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Middle school students approve of drug testing

(ran PAS edition)

Some Florida legislators raised concerns this session that a plan to require random drug testing for certain delinquent children might violate the children's civil liberties.

They approved a watered-down version of the plan, which is awaiting Gov. Lawton Chiles' signature.

Not everyone believes the idea is a bad one, though.

Most children questioned about the issue at Pine View Middle School last week said they consider random drug testing a good solution to the drug problem.

"Too many kids are getting coke and other drugs," said Katelynne Schweitzer, 12. "It can really hurt you. I think drug testing is a good idea."

Others said they felt drug testing may be too severe for certain offenses but did not object to the idea overall.

Getting children off drugs may help reduce the number of young people who get into trouble, they said.

"If a kid is out late and steals a car, it might be because they're high," said Brett Griffiths, 12. "If that's why they're out committing crimes, you'd be able to find that out."

Students also said drug testing would be a way to get treatment to children who may need it.

"If they get tested, then they can get help," said Jessica Meads, 13.

As originally proposed, the bill required drug testing for children who had admitted to all types of infractions _ including violations of the county curfew ordinance and a law prohibiting smoking on school campuses.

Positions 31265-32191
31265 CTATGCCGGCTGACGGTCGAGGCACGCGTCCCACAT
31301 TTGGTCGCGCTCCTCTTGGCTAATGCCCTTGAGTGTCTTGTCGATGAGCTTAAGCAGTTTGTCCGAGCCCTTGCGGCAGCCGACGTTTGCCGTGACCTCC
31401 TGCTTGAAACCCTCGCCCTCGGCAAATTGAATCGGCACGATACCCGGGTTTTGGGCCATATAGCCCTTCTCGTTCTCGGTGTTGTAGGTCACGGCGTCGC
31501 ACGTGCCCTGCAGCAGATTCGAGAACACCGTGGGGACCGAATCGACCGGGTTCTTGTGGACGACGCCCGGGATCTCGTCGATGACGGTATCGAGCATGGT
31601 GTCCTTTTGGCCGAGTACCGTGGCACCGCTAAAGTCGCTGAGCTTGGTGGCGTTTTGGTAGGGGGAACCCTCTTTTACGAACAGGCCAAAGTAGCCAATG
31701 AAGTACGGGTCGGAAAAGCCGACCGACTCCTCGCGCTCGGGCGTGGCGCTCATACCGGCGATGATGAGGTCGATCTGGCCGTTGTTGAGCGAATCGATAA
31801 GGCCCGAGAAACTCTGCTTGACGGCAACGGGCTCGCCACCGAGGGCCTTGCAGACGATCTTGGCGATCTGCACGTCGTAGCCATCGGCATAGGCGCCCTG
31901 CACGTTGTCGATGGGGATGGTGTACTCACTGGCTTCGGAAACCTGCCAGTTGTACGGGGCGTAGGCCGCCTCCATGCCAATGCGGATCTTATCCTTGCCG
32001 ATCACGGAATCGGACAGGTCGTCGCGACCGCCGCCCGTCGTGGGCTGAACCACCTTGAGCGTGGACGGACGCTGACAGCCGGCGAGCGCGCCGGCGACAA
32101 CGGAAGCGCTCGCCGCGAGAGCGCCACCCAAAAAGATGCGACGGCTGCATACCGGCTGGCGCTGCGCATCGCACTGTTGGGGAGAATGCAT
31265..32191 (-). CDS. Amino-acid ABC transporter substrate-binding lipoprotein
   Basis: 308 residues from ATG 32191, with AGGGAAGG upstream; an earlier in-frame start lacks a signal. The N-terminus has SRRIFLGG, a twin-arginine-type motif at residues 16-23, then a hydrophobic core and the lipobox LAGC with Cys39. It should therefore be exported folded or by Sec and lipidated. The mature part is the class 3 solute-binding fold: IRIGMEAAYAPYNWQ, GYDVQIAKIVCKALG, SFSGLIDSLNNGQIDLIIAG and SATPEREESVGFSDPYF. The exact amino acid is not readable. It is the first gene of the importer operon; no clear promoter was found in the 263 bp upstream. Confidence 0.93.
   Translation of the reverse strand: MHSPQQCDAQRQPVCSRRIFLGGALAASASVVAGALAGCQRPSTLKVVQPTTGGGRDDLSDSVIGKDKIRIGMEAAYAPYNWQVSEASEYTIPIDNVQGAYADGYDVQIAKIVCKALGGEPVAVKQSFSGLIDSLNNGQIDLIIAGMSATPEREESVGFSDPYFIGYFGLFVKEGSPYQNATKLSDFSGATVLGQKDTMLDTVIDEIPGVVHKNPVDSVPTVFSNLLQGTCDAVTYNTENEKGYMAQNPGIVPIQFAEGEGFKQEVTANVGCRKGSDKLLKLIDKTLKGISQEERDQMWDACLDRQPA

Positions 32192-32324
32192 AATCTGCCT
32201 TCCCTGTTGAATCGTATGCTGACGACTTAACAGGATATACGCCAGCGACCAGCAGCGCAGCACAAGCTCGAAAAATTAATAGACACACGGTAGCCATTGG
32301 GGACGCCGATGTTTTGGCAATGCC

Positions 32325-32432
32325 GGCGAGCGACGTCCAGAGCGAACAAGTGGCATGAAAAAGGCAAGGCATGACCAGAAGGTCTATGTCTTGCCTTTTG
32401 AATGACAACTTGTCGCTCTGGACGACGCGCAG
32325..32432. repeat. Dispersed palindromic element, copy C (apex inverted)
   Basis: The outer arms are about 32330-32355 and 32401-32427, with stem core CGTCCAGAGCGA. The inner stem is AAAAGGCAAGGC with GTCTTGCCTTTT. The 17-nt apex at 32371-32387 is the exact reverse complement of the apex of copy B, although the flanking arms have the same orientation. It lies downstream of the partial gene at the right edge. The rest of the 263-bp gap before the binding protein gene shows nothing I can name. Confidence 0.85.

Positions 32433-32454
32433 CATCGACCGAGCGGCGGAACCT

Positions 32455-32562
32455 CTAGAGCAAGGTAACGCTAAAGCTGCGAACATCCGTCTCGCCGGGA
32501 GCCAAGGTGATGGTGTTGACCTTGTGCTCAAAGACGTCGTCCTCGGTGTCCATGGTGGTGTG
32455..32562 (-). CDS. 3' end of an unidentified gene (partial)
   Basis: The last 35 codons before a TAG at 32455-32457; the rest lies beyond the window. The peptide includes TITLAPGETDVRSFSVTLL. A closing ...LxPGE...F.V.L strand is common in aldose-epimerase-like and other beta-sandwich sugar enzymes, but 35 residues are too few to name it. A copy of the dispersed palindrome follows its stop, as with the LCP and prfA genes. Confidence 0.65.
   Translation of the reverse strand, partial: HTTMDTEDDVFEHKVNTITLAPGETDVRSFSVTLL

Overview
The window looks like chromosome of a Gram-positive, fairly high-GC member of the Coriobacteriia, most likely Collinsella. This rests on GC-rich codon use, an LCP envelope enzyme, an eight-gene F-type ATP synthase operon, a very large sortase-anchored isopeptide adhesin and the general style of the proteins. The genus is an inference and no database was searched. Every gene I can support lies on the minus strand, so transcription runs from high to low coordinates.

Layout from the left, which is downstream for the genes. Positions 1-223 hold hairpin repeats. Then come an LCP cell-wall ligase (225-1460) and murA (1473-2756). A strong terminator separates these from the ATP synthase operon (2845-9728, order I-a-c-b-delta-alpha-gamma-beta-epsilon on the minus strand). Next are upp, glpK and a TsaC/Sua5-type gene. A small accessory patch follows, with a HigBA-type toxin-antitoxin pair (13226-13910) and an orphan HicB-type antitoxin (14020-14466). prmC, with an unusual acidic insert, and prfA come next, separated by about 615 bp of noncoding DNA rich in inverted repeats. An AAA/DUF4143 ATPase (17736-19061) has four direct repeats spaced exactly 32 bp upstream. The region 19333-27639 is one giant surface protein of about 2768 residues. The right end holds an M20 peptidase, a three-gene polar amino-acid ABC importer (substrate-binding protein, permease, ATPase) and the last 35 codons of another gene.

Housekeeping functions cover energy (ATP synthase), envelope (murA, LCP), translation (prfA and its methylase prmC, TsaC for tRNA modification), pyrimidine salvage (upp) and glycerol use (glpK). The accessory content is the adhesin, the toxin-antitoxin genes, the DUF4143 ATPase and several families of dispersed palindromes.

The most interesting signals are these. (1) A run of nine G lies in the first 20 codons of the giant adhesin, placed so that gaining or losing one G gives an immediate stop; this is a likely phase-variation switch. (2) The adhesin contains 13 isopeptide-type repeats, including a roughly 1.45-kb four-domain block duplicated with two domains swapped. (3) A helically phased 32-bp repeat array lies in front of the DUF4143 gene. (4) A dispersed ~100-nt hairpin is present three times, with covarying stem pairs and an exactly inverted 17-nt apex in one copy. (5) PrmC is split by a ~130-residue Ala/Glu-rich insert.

Now the measure includes only young people who have gone before a judge and been sentenced to community control, a form of probation.

The bill also no longer requires that drug tests be taken. It simply encourages juvenile justice workers to ask judges to approve random testing, something they do now.

State Rep. Mike Fasano, R-New Port Richey, who sponsored the bill at the urging of a Pasco Middle School counselor, said he plans to pursue tougher legislation on juvenile drug testing next year.

Some of his biggest supporters may be young people.

"If the kids are getting in trouble with drugs, the parents need to know," said Sara Hanson, 13. "I think this is a really good idea."

Students at Pine View Middle School were asked:

What do you think about random drug testing for young people who get into trouble with the law?

Students from Pine View Middle School had this to say:

"They should definitely do that. It's stupid for kids to be doing drugs."

- Brandie Debroux, 14

"I don't think it's fair. Kids are too young to be doing hard drugs, but I don't think they should just drug test them all."

- Chris Majowicz, 13

"I think it's good. Why are they breaking the law to begin with?"

- Jennette Villeda, 14

"They should do it because maybe they'll find out why the kids are getting in trouble. Maybe they were high at the time."

- Collyn Williamson, 12

"It really depends on what the crime is. It's good in some cases, but I don't think they should test you for just anything."

- Sarah Scruggs, 13

"It's good because a lot of kids are doing drugs out on the street and bringing it into school."

- Jennifer Huffman, 12

"No, they shouldn't do that because if it's a small crime, that's too strong a punishment. If it's a pretty big crime, then they should be able to."

- Jesse Clark, 13

"If they get tested, then they can get help. I think it's a good idea. Kids are too young to be doing drugs. It'll ruin their lives."

- Jessica Meads, 13

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